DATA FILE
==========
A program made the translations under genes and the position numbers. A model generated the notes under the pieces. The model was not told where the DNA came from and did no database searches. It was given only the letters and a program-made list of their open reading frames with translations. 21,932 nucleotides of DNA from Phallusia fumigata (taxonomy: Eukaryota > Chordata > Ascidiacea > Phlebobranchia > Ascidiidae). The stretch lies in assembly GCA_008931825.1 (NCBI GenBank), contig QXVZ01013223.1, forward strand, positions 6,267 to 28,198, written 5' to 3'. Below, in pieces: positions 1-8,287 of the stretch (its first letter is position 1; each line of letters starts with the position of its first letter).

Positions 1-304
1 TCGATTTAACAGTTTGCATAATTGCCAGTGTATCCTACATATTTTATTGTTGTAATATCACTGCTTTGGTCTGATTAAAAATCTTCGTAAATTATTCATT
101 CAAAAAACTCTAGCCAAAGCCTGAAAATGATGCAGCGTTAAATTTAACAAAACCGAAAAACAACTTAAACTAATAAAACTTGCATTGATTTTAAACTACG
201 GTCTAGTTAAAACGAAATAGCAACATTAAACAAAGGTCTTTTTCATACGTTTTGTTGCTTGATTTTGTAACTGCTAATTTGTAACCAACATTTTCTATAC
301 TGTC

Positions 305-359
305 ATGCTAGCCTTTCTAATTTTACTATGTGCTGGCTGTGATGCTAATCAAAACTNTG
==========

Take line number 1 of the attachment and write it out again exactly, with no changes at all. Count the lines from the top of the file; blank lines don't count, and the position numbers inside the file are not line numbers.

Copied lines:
A program made the translations under genes and the position numbers. A model generated the notes under the pieces. The model was not told where the DNA came from and did no database searches. It was given only the letters and a program-made list of their open reading frames with translations. 21,932 nucleotides of DNA from Phallusia fumigata (taxonomy: Eukaryota > Chordata > Ascidiacea > Phlebobranchia > Ascidiidae). The stretch lies in assembly GCA_008931825.1 (NCBI GenBank), contig QXVZ01013223.1, forward strand, positions 6,267 to 28,198, written 5' to 3'. Below, in pieces: positions 1-8,287 of the stretch (its first letter is position 1; each line of letters starts with the position of its first letter).